They discover an ancient pavilion in a luxurious Roman villa submerged in the sea

In 2021, the town of Campo di Mare, in Cerveteri, northern Italy, was the scene of the discovery of an Ionic marble column cipollino that archaeologists from the Underwater Archeology Service of the Archaeological Superintendency of Fine Arts and Landscape of Southern Etruria, in collaboration with the company CSR Restauro Beni Culturali, would have related to a circular structure about 50 meters in diameter which is located underwater, a few meters from the coast, and which has been recently discovered.

Part of the walls of the structure discovered underwater and recently studied.

Part of the walls of the structure discovered underwater and recently studied.

Soprintendenza Archeologia Belle Arti Paesaggio Etruria Meridionale

According to archaeologists, the submerged structure would have been a pavilion that would have been part of a Roman villa whose extension and complexity have yet to be determined. Archaeological excavations have managed to identify a double belt of brick walls built with triangular paving stones, mortar and pebbles.

These walls would have been separated from each other by about three meters and would have been founded on a layer of clay, which would have allowed the conservation of the wooden formwork and foundation posts.

variety of construction techniques

In a statement, the Superintendency details the difficult conditions in which the underwater archaeologists have had to work, which has not prevented them from documenting in detail the structure, which still retains its coating of opus signinuma material that was mainly used to waterproof surfaces due to their resistance to humidity, and some floors in opus spicatum (herringbone, a form of construction named for the shape it took).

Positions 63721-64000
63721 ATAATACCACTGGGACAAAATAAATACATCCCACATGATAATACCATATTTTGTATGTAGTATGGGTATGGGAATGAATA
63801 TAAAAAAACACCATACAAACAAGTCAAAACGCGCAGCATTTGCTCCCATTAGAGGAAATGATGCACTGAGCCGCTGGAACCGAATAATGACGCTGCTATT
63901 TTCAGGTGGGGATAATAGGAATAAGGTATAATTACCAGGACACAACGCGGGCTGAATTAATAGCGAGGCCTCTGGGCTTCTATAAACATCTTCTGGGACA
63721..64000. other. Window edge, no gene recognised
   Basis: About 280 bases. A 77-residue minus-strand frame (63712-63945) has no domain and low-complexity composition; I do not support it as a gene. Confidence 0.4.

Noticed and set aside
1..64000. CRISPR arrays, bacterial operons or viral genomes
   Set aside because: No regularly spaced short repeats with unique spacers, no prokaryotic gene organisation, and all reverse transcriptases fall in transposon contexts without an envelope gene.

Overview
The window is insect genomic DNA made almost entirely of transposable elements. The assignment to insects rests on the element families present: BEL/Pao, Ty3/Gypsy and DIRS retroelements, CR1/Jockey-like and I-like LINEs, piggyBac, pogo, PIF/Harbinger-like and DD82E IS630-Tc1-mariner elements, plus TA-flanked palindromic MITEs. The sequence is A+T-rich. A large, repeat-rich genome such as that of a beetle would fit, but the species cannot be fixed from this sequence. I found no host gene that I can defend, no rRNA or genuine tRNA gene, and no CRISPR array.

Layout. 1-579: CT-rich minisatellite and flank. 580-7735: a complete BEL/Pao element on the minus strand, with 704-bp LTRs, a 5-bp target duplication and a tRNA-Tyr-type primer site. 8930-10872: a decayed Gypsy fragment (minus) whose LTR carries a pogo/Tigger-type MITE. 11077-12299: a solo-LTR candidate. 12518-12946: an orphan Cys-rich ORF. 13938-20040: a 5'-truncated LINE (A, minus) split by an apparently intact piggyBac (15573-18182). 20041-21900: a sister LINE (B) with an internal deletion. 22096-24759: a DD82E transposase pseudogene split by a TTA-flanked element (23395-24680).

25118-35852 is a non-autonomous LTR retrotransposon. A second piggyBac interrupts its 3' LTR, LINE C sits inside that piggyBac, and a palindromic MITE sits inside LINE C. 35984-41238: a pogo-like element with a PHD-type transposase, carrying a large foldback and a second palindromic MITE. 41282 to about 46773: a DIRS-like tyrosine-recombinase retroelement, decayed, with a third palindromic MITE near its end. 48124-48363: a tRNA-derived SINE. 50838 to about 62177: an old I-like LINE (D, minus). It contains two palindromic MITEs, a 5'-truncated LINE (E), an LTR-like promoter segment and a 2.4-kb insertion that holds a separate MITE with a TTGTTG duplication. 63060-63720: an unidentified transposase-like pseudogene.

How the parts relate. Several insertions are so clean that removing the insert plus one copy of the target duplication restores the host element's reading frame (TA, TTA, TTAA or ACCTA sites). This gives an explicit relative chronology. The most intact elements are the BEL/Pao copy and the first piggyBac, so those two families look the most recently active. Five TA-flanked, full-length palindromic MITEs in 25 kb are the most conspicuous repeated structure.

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Soprintendenza Archeologia Belle Arti Paesaggio Etruria Meridionale

Although the structure has not yet been dated, archaeologists believe it may have been Built between the 1st centuries BC and 2nd centuries AD, coinciding with the boom stage in the use of opus signinum and its subsequent fall into disuse.

The difficult conditions in which archaeologists have had to work have not prevented them from documenting the structure in detail.

In the center of the structure, Archaeologists have also found fragments of pavement in opus sectile (a construction method that used marble), which would confirm that the villa would have been owned by a wealthy person.

Researchers also speculate that all the elements that make up this pavilion would be just a very representative part of this luxurious Roman villa built near the ancient route of the Via Aurelia. But who was its lucky owner remains a mystery.

 
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